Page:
Tuesday, May 31, 2011

Former Ill. Gov. Edgar on Politicians Molding the Media, Blagojevich Retrial

Former Ill. Gov. Jim Edgar speaks to graduate journalism students at the University of Illinois Urbana-Champaign on May 4 about the relationship between politicians and the press, and about the odds that former governor Rod Blagojevich will be found guilty in his corruption retrial.

For those who like to play “what if,” imagine this scenario.

Jim Edgar, the Republican Illinois governor from 1991 to 1999, leaves office with a high approval rating. He’s generally well-respected by the media and the voting public. In 2003, U.S. Senator Peter Fitzgerald announces he’s not going to run again, which inspires President George Bush to call Edgar and ask him to run for the seat.

Edgar says yes. Despite running in a Blue state, because of his generally positive reputation as governor and center-leaning Republican, he wins the race in a landslide and becomes the next Illinois senator.

That’s not what happened. While Edgar left office with a 60 percent approval rating, and was asked by President Bush to go for the senate seat, Edgar declined.

Instead, Alan Keyes ran against Barack Obama. Keyes had extremely little credibility in Illinois, especially in Chicago, where he had adopted legal residence only just before the election. The race was no contest for Obama, who easily won with 70 percent of the vote. But being the presidential catapult the Illinois senate seat turned out to be, it’s obvious how different American politics could have been if Edgar decided to run.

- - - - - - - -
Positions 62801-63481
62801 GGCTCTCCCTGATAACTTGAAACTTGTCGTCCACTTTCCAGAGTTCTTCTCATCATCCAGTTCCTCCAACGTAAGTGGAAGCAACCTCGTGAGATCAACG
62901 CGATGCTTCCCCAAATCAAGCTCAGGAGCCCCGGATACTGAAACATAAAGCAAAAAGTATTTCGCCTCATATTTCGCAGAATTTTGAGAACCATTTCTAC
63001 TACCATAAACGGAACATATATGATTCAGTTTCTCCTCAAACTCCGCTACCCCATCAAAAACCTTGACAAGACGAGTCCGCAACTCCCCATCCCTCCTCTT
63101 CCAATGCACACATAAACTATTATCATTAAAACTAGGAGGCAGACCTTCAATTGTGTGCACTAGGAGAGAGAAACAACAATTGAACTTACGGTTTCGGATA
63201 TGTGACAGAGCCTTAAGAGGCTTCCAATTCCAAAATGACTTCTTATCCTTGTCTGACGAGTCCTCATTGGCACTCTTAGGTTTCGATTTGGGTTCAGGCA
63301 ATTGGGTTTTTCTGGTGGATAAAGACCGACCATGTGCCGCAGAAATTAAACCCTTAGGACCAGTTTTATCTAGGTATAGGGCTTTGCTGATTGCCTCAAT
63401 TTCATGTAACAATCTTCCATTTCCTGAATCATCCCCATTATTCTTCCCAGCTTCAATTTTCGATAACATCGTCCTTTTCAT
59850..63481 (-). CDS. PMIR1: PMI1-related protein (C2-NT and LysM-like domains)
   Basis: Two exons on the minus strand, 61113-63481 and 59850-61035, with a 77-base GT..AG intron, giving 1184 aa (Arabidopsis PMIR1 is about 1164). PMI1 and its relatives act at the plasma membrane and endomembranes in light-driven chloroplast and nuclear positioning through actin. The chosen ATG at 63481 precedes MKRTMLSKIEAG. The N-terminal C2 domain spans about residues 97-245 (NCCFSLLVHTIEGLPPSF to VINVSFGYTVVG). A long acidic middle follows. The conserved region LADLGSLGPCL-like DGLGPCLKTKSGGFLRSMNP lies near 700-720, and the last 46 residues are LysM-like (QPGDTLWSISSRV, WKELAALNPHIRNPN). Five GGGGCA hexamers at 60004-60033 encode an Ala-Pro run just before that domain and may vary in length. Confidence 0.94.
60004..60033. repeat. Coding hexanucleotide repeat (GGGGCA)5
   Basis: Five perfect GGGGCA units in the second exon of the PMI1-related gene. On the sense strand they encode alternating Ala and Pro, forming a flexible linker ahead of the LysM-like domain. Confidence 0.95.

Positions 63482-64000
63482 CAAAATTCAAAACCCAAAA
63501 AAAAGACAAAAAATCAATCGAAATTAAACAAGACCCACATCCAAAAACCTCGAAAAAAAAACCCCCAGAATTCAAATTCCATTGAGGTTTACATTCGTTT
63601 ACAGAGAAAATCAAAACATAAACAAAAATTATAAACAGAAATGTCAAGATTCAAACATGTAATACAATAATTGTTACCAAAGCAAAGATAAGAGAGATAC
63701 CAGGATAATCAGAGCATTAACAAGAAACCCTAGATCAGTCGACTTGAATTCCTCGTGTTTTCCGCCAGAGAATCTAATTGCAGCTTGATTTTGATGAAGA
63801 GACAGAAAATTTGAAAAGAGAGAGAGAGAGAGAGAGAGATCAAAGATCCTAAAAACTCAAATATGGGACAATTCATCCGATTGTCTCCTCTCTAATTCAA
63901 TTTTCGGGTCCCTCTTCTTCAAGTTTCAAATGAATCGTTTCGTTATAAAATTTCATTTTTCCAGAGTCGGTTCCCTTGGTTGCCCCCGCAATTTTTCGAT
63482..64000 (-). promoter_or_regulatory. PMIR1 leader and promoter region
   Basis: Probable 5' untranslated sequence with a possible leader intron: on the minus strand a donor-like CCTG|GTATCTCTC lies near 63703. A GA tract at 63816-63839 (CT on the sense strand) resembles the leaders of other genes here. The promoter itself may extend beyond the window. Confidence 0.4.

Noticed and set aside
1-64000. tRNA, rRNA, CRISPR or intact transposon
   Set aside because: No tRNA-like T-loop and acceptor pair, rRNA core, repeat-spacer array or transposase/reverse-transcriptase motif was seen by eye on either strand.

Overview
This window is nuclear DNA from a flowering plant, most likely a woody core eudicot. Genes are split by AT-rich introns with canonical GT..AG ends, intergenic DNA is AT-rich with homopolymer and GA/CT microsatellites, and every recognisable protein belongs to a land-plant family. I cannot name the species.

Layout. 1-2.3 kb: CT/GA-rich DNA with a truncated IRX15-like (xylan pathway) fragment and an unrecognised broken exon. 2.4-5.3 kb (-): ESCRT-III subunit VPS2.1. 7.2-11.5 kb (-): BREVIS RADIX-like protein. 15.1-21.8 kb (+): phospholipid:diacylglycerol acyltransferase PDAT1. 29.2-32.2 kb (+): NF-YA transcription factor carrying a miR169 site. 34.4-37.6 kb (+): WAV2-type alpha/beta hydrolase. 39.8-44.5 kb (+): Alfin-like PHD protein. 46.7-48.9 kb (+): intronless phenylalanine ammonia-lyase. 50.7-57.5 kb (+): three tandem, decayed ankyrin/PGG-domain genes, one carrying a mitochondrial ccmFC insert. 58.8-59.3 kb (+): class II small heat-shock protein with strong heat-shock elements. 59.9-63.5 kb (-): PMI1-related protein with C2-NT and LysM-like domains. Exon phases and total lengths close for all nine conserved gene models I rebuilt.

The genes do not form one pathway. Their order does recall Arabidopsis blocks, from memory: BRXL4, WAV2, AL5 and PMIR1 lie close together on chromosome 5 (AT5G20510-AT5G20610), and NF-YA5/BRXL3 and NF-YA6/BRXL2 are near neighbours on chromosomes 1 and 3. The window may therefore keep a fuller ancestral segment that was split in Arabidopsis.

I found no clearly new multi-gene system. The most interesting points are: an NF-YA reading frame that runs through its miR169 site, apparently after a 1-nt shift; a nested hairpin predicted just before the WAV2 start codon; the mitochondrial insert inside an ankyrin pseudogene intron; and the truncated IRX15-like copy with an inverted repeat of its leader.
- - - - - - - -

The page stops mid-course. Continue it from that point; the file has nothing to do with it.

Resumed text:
“I remember a couple of times they tried to get me to run for the senate, and I decided against doing it, and some of the media guys from Chicago said ‘You’re right, we’re a lot nastier than we used to be,’” Edgar said to the small class of University of Illinois graduate journalism students in early May.

He’s now a distinguished fellow of the Institute of Government and Public Affairs (IGPA) at the U of I. The position affords him the opportunity to talk to journalism students about the power of media from a very different perspective – a politician dependent on the media to carry a message to the public.

Thursday, May 26, 2011

A Radical New Mission for Drones: Helping Journalists find Truth

Drones are mostly associated with the ongoing war in Afghanistan and Pakistan – where they continue to shoot missiles and drop bombs on the insurgency. Between 1,492 and 2,378 died from drone attacks in Pakistan between 2004 and May 24, 2011, according to theNew America Foundation, and the number of drone attacks have more than doubled under the Obama administration.

The drones present serious concerns for the Pakistanis about their own safety and sovereignty, and have sparked protests at the UK parliament.

The military-industrial complex and global politics have greatly advanced both the application and development of military drones, or Unmanned Aerial Vehicles (UAVs), as they’re called in military parlance. A large, jet-powered stealth drone played a majorrole in tracking down Osama bin Laden. Now there’s entire military expos dedicated solely to UAVs.

But armed conflict and espionage are not a drone’s raison d'ĂȘtre. Strictly speaking, a drone is simply an unmanned vehicle that guided remotely, or is self-guiding. And just as the advancement of drone technology has increased the military’s capabilities, those advancements have trickled down to the private commercial sector.

With a little know-how, a resourceful civilian – or journalist -- can order “off-the-shelf” components and make and fly a drone.